The UN Human Rights Committee this week decided in favor of Mutabar Tadjibayeva, who says authorities in Uzbekistan arrested and tortured her repeatedly from 2002 to 2009, violating the International Covenant on Civil and Political Rights. Uzbekistan acceded to the treaty in 1995.
In 2012, with the support of two prominent European human rights organizations, Redress and FIDH, as well as the support of Fiery Hearts Club, a human rights organization she founded in eastern Uzbekistan, Tadjibayeva filed a complaint with the UNHRC. In a decision emailed to Redress on October 6 and shared with The Diplomat, the committee has determined that Uzbekistan is obligated to investigate Tadjibayeva’s claims and take steps to “to prevent similar violations occurring in the future.”
Tadjibayeva’s allegations, while not the first leveled against Uzbekistan, are nonetheless chilling. From 2002 to 2005, Tadjibayeva was subject to harassment and arrest by police as a result of her work as a human rights activist. In 2005, as tension began to boil in Andijan in response to the trial of 23 local businessmen on terrorism charges, Tadjibayeva sent a telegram to the Uzbek President about the potential for unrest in the region. In April, she was detained by plainclothes policemen who accused her of “spreading propaganda and inciting people against the government of Uzbekistan.” Tadjibayeva then was beaten, gang-raped, threatened and then released. A month later, on the same day violence broke out in Andijan she was arrested again, held for three days without access to a lawyer, and then released.
In October 2005, Tadjibayeva was arrested again and charged with more than dozen crimes. After a trial–in which her lawyers were not allowed to call crucial witnesses or cross-examine prosecution witnesses –Tadjibayeva was sentenced to eight years in prison. During her time in prison, Tadjibayeva says she was repeatedly tortured, subject to more than 100 days in solitary confinement, and forcibly sterilized–her uterus was removed without her consent and she still does not have access to her own medical records.
According to her 2012 complaint (also mentioned in the UNHRC summary), as a result of the torture and incarceration, “she has difficulties walking and going upstairs and is now also suffering from severe diabetes which causes significant problems to her eyesight. She is suffering from depression, memory loss and has a feeling of anxiety because of the uncertainty and lack of understanding of the reasons for the surgery.” The UNHRC summary also notes that medical specialists determined that “she is suffering from a post-traumatic stress disorder, and that her allegations are consistent with the their findings.”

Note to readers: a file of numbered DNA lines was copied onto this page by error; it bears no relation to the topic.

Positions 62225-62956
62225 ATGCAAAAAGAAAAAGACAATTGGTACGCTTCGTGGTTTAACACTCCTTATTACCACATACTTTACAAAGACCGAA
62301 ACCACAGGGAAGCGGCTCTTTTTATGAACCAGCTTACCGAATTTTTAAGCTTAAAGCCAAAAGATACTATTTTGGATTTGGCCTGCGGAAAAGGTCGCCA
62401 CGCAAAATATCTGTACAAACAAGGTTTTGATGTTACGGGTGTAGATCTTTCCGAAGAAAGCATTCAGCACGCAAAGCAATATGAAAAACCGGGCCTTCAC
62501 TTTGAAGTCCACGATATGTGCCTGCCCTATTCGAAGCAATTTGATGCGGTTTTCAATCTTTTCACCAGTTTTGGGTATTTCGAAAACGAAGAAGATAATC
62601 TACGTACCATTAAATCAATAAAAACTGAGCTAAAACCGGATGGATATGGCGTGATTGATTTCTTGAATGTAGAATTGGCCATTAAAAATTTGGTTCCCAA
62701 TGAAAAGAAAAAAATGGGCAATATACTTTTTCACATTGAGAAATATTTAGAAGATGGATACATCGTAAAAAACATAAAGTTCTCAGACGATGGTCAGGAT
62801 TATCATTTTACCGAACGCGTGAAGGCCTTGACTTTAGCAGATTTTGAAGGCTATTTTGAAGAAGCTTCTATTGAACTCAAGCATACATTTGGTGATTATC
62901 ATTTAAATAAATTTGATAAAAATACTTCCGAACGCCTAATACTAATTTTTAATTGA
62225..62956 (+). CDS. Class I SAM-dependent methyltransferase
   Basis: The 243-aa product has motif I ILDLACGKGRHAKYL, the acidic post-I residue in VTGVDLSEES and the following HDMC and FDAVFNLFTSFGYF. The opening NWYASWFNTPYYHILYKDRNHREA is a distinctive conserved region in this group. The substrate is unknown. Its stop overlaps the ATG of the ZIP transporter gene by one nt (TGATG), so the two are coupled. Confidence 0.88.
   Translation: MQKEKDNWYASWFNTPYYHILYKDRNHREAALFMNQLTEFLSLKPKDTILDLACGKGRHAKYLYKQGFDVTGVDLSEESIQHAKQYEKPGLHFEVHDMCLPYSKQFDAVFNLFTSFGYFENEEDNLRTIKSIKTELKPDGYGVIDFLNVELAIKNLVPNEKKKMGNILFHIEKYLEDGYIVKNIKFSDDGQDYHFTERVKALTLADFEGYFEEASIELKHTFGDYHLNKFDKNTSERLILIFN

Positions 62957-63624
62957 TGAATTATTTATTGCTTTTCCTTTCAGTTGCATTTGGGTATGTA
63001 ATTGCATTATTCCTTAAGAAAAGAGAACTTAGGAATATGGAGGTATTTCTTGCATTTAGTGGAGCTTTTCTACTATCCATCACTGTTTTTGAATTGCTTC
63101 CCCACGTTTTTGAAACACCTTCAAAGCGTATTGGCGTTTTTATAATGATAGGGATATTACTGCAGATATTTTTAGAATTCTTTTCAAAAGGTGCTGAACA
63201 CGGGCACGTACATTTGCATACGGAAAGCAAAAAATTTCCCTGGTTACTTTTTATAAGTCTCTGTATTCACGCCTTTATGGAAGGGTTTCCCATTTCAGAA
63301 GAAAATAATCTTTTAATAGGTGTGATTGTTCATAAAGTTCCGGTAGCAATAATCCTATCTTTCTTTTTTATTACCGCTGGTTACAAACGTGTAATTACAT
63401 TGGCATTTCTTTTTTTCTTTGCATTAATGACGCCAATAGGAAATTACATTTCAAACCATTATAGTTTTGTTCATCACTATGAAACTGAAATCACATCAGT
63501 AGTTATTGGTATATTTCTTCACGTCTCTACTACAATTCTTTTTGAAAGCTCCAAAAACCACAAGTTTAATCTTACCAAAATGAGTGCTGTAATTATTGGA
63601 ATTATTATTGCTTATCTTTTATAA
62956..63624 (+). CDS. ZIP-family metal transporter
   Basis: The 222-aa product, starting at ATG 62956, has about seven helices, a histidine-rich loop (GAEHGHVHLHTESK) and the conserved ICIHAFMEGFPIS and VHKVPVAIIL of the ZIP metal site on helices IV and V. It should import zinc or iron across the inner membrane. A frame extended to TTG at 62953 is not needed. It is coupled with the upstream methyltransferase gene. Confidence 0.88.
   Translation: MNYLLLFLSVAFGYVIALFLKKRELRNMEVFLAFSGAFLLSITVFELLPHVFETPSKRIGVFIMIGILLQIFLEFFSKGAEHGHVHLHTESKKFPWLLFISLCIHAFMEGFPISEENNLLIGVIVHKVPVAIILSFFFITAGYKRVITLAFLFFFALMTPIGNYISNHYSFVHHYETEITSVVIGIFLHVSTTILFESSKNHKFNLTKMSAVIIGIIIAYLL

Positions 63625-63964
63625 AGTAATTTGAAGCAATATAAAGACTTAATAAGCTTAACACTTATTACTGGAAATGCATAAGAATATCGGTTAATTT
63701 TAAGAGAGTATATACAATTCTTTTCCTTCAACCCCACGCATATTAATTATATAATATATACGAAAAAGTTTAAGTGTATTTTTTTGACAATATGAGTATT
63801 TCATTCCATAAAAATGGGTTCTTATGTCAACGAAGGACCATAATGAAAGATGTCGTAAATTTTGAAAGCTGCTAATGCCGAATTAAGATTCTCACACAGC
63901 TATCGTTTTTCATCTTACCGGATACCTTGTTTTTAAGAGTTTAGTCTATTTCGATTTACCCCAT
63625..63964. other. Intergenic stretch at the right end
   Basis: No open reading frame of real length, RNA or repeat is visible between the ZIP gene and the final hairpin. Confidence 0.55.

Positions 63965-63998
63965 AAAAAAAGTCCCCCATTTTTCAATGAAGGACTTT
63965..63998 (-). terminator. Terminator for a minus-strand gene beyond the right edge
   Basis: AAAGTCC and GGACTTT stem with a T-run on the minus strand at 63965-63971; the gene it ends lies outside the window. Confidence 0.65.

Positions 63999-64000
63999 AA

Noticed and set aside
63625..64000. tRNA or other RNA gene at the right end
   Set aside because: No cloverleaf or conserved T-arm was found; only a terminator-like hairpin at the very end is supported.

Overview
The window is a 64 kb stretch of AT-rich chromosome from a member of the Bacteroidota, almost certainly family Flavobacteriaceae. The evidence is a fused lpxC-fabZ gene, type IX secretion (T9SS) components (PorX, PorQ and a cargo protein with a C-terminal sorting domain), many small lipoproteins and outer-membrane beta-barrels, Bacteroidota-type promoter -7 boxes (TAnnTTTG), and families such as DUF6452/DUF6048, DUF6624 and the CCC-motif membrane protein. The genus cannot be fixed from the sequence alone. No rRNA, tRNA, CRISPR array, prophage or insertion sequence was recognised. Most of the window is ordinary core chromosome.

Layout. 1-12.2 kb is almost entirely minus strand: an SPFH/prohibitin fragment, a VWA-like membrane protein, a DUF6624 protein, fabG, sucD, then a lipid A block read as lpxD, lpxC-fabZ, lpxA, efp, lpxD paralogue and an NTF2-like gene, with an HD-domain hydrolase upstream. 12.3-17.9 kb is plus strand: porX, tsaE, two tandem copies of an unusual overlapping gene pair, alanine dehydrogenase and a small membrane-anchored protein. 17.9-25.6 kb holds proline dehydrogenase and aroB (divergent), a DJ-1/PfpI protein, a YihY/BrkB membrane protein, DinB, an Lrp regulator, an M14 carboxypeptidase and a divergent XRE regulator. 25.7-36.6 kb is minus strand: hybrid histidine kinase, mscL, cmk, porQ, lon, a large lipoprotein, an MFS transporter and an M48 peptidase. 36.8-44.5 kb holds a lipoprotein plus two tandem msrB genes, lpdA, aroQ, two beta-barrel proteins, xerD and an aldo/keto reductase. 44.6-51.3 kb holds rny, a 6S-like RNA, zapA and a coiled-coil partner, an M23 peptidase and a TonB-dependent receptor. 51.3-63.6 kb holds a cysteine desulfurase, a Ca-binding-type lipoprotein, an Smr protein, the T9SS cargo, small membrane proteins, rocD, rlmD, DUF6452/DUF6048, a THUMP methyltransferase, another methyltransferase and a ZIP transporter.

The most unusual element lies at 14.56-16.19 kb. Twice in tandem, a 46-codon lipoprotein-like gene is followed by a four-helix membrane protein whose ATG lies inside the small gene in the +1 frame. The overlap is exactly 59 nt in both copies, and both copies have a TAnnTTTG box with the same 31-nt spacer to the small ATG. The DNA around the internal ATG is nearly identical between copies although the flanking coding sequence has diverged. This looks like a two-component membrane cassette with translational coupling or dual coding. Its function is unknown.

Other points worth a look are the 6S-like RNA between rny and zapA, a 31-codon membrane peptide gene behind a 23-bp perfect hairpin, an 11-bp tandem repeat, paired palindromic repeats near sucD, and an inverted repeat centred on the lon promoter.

Uzbekistan was given the opportunity to respond to Tadjibayeva’s allegations and did so in 2014–but the UNHRC was unconvinced. In their decision, the committee writes that “instead of providing detailed information and explanations to the Committee in refutation, the State party accused the author of having presented ‘invented and biased’ allegations.” Put more simply: rather than providing an alternate version of events, Uzbekistan merely said Tadjibayeva was lying and that her rights had not been violated.
The committee determined that Uzbekistan violated at least 7 articles in the ICCPR.
The decision can be seen as a win for human rights organizations that have repeatedly brought up Uzbekistan’s history of violations, particularly with regard to political prisoners. In a joint press statement, issued by Redress, FIDH and Fiery Hearts Club, Tadjibayeva says “I hope this decision adds to the struggle against impunity in Uzbekistan and serves to put an end to the many indignities committed against human rights defenders by its repressive regime… I call for the urgent creation of a State Commission of Inquiry to examine the grave position and ill-treatment of political prisoners in Uzbekistan. They should be immediately released. I am just one of the many victims of torture in Uzbek prisons.”
It’s unclear whether even the UNHRC’s decision and strong language will push Tashkent toward lasting change. In 2005, there was considerable international attention on Uzbekistan’s human rights abuses and a number of countries imposed sanctions and other restrictions on cooperation with the county. Yet as the years passed, sanctions were pulled back and partnerships restarted, and Uzbekistan’s human rights violations continued unabated. While diplomatic pressure has resulted in the release of a handful of political prisoners over the years, more remain imprisoned and obscure.
Note: the UNHRC’s decision is a public document but has not yet been uploaded to their website, a communications officer from Redress told me “It usually takes some time.” When that is available, The Diplomat will provide a link.